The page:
In an appearance on Fox News Channel’s Tucker Carlson Tonight Monday evening, former Clinton pollster Mark Penn warned censorship by Big Tech could significantly influence elections.

A partial transcript follows: 

TUCKER CARLSON: So, I’m fascinated by the Alex Jones story because it was Alex Jones, almost no conservatives rose to his defense because the idea was ‘Alex Jones, ew, yuck.’ But, it’s not really about Alex Jones, is it? It’s about the idea that companies can make it impossible for your voice to be heard. Is that a precedent we should feel comfortable with?

MARK PENN: I think you have to be worried about big tech becoming big brother—

CARLSON: Yes

PENN: —Because this used to be neutral platforms that said we are open to free expression, that’s our core value, and now they said, not so much. With particularly Facebook hiring 10,000 new sensors on top of another 10,000 and having roving censoring box looking for content. Look, I never read Alex Jones but here somebody with millions of followers, publicly accountable for his speech operating within Supreme Court standards,yanked from media. That’s a surprise to me. That’s is the platforms are no longer as open as they presented themselves to be.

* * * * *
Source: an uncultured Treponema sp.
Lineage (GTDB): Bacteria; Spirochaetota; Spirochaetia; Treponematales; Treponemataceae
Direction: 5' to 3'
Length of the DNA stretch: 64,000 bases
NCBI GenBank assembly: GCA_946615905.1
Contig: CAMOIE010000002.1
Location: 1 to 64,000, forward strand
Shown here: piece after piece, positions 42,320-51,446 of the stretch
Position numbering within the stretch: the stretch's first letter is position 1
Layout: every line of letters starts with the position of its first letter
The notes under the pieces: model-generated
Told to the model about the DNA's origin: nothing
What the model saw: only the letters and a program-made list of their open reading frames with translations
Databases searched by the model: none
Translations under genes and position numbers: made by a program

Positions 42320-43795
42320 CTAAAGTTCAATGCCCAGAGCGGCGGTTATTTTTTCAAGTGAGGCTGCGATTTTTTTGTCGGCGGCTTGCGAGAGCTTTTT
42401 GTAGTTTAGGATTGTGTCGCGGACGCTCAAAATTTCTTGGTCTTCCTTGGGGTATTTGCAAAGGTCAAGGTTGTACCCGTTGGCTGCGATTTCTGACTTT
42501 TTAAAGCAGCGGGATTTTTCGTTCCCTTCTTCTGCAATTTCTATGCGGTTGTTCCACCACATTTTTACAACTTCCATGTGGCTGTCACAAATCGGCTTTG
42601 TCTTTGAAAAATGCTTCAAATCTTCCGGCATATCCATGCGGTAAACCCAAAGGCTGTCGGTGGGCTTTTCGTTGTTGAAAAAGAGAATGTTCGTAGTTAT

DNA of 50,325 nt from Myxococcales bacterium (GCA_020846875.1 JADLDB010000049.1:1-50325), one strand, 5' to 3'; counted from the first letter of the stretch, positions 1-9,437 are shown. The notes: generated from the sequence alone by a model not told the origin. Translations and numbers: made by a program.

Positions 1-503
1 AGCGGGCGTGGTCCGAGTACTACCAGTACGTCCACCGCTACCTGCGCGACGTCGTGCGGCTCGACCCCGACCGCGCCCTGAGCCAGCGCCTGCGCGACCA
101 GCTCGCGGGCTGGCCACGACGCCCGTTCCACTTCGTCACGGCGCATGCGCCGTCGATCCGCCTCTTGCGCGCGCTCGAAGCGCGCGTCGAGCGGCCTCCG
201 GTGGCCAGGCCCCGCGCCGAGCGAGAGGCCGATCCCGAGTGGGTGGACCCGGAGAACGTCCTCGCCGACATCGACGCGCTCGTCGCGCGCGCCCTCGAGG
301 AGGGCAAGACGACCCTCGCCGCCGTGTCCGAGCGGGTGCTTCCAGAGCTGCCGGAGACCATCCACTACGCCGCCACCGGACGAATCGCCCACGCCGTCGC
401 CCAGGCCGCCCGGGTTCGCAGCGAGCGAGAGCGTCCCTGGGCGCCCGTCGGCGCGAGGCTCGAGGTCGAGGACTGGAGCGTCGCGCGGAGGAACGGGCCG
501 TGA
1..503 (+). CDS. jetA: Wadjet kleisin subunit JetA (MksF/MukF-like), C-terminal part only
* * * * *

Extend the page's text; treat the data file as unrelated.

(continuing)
CARLSON: And it’s not just him. There are many like him who’ve been yanked like him — less known, but still. This has political implications. You ran and managed campaigns for so long, this must of occurred. A lot of our political debate takes place on social media platforms. So, if they clamp down on one side of the debate, why wouldn’t that influence an election’s outcome?

PENN: Obviously it could have a big influence on elections — increasingly because where people turn for their news is that they look at the news feeds that are run by the major social media companies. They are more powerful than any T.V. station. More powerful than Fox—

CARLSON:—Yes, they are.

PENN: Because of the amount of time people spend on them, and it’s a funnel. If you’re not at the top, you don’t get seen. In the past, they had some neutral ways of doing this, but now they’ve increasingly applied still more mysterious algorithms, plus individual censors. Remember, they are private platforms, they say, so they’re not actually subject to the First Amendment, unless we get some legislation that says, ‘Free Speech is an Internet right.’


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